Garden State

Film, Drama
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Garden State
For years, daytime TV actor Andrew Largeman (Zach Braff) has been on medication, numb to the demands of the world in general and of his domineering shrink father (Ian Holm) in particular. But after a telephone call announcing his mother’s death drags him home from LA to smalltown New Jersey, a doctor’s appointment and a reunion with erstwhile pals including gravedigger Mark (Peter Sarsgaard) combine to convince the closed-off thesp he should ditch the drugs. Things change slowly at first – and then he meets Sam (Natalie Portman), whose forceful vitality begins to erode his defences.

That American ‘indie’ cinema isn’t what it once was is all too evident in this utterly innocuous concoction: two parts quirky-but-cute, one part pure mush.

Too often in the early scenes, Braff the director seems to be straining for effect – armoured knights wandering through kitchens, hamster stuff – to compensate for Braff the actor’s uninvolvingly flat performance, but Portman’s energy and expertise enliven things when she finally turns up. In fact, she almost succeeds in distracting us from the fact that all the contrived wackiness is really a smokescreen for routine romantic plot development; a tryst beside a log fire marks the moment when the plot’s formulaic trappings are laid bare for all to see, and the film never recovers.

This is a movie where ‘sensitivity’ and ‘sincerity’ are signposted by songs by Paul Simon and Nick Drake, which I guess says it all. Not subtle.
Geoff Andrew

By: GA

Release details

Rated: 15
Release date: Friday December 10 2004
Duration: 112 mins

Cast and crew

Director: Zach Braff
Screenwriter: Zach Braff
Cast: Zach Braff
Natalie Portman
Ian Holm
Peter Sarsgaard
Method Man
Jean Smart

Average User Rating

3.3 / 5

Rating Breakdown

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Most bizarre film I've seen this year, and the fact that it's only the 21st of January has nothing to do with it. I tend to like everything Zach Braff ever does because he's quirky and charming and that's all I'm looking for in a fictional boyfriend. My housemate and I spent most of the one hour and something the film lasted looking at each other with puzzled expression all over our faces. We're still unsure as to what the moral of the film was or if there was even one. Special congrats to Nathalie Portman's performance! She's usually the queen of glamour and yet managed to get into the skin of a troubled, compulsive liar post-teenager with astounding ease.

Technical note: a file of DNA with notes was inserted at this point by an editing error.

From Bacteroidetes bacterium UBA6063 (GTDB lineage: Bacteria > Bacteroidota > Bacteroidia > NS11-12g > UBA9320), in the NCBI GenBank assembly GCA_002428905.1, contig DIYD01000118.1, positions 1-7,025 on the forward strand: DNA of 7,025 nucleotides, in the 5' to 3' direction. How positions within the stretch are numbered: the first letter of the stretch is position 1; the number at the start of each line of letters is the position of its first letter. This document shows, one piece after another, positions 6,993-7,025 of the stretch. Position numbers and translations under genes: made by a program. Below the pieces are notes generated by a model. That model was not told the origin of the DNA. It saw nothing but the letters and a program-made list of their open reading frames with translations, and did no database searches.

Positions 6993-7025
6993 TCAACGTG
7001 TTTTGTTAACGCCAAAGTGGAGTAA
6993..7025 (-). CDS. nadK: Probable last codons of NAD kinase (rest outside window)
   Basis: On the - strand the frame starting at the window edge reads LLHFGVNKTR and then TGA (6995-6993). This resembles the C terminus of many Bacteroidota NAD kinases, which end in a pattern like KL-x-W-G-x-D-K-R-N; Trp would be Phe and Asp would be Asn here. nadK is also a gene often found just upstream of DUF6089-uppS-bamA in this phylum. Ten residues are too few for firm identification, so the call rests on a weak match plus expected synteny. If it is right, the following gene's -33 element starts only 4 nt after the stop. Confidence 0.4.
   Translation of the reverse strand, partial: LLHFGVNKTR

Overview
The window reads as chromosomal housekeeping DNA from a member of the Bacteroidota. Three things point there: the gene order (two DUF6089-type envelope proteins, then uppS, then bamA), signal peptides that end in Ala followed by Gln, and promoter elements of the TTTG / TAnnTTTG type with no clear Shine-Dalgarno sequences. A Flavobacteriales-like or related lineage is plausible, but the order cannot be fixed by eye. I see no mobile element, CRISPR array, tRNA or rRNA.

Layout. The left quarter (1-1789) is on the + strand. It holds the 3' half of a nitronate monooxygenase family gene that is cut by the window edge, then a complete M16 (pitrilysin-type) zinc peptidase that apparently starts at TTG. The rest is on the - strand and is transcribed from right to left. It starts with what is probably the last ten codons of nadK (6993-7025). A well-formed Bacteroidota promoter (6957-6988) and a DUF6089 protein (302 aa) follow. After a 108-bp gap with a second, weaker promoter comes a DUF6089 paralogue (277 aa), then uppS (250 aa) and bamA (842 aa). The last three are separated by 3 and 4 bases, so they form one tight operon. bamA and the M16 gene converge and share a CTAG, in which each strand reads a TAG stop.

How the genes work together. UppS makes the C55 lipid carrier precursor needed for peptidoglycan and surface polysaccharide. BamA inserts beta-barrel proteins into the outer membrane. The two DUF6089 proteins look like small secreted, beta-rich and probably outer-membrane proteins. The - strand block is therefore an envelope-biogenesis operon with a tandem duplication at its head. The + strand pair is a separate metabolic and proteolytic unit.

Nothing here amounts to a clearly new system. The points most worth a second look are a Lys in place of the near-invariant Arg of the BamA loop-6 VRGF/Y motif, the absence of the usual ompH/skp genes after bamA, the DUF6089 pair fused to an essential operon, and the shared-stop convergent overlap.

You fail to see Braff isn't creating a masterpiece. Life isn't fun. It is a struggle of boring. He's displaying how life really is. He isn't trying to show a cool movie. When he talks to his dad and days he's been numb it isn't a spectacular moment. It's a moment where people who have been on Prozac, xanex, etc say yes. It's a glimmer of understanding where the only other thing we relate to is American psycho. I'm not crazy. I'm relatable. Garden state gets it. You don't. Because you don't get being depresed

There's no doubting the sensitivity and sincerity on display in this film but with such a paper- thin plot it's hard to engage . . . . Basically the plot is . . `depressed guy returns to home-town and meets pretty girl who cheers him up. `. . .. That's about it . . .. . . On the plus side, there's a lot of quirky humour and rustic eccentricity which reveals an America you don't see in the Hollywood products . . . but . . . . unfortunately, despite its downbeat charm the film can't compensate for a basic lack of plot . . . . As Geoff Andrew indicates in the Time Out review . . .the music exudes tan indulgence and sentimentalism which sabotage the film's attempts to give a harder edge to the anti-hero's critique of small-town America. . . To sum up , this film is a sort of diluted Catcher in the Rye with the music of Paul Simon as a sweetener . . . However, Natalie Portman's performance livens things up considerably . . . Worth seeing. .